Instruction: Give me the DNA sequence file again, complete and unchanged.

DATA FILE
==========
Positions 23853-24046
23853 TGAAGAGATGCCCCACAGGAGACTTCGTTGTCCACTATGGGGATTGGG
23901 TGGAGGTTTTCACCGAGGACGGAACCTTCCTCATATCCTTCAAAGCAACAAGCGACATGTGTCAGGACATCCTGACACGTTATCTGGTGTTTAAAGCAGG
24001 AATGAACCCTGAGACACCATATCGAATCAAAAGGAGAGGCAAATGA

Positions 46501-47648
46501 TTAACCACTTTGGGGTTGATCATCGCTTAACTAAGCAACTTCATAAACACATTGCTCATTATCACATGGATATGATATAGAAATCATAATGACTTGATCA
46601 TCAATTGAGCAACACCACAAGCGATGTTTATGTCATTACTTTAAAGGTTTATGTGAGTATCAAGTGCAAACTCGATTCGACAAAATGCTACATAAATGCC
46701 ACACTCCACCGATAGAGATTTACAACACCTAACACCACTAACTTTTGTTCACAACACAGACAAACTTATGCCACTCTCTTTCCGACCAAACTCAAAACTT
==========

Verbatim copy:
Positions 23853-24046
23853 TGAAGAGATGCCCCACAGGAGACTTCGTTGTCCACTATGGGGATTGGG
23901 TGGAGGTTTTCACCGAGGACGGAACCTTCCTCATATCCTTCAAAGCAACAAGCGACATGTGTCAGGACATCCTGACACGTTATCTGGTGTTTAAAGCAGG
24001 AATGAACCCTGAGACACCATATCGAATCAAAAGGAGAGGCAAATGA

Positions 46501-47648
46501 TTAACCACTTTGGGGTTGATCATCGCTTAACTAAGCAACTTCATAAACACATTGCTCATTATCACATGGATATGATATAGAAATCATAATGACTTGATCA
46601 TCAATTGAGCAACACCACAAGCGATGTTTATGTCATTACTTTAAAGGTTTATGTGAGTATCAAGTGCAAACTCGATTCGACAAAATGCTACATAAATGCC
46701 ACACTCCACCGATAGAGATTTACAACACCTAACACCACTAACTTTTGTTCACAACACAGACAAACTTATGCCACTCTCTTTCCGACCAAACTCAAAACTT